If you are thinking about keeping a stray or lost pet you have found while you look for his guardian, you should first contact the local animal shelter. In some communities it is illegal to keep a lost animal for an extended period of time, even if you are proactively looking for the guardian (different communities have different laws on how long is too long). However, in most cases it’s okay to keep a pet overnight or until the shelter opens.
Whether you keep the animal while you search for his family or release him to a shelter, you can take the steps below to help get the pet reunited with his family. By using all available approaches, you can increase the odds of a happy reunion.
Most people search for their lost pets at their local shelters. A found report includes your contact information so the guardian can find you to recover his missing pet. You can file a found report with PAWS online or in person.
A microchip is about the size of a grain of rice and implanted under an animal’s skin. Information is encoded on the chip to identify the animal. Take the stray animal you found to a veterinarian or animal shelter to have him scanned. If a microchip is detected, it will provide you with identifying information to find that animal’s guardian.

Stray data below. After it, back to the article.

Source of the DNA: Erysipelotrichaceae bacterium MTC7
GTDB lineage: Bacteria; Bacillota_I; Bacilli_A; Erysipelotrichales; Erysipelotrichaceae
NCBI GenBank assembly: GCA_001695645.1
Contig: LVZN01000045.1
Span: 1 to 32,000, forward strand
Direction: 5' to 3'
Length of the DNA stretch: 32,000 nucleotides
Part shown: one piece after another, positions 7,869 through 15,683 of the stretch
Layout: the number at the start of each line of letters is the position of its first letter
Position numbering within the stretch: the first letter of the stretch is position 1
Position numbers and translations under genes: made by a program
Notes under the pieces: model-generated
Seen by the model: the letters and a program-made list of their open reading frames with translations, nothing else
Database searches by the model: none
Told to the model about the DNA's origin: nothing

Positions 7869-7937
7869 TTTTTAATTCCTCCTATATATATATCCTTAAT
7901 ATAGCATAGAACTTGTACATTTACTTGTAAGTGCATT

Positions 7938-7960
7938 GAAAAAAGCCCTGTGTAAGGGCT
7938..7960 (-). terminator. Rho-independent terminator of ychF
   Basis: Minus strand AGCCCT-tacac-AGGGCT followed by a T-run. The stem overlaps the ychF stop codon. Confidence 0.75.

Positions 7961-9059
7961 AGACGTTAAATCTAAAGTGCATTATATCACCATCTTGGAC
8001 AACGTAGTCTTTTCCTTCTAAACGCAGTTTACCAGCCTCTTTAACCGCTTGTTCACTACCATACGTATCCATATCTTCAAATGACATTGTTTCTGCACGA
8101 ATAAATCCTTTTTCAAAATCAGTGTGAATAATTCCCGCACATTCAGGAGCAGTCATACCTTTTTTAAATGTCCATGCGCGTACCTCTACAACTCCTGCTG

Make the signs bold, with key words in large type. A photo of the animal is a big help.
Distribute flyers door-to-door in the neighborhood where the animal was found and post them at major intersections and along main streets. PAWS and other shelters have lost and found stations where you can post a sign. Also, be sure to scan the neighborhood for signs advertising a lost pet, in case the one you found is the same one.
Download this ready-made found sign (PDF 135kb)
You can post information about the pet you found on several websites: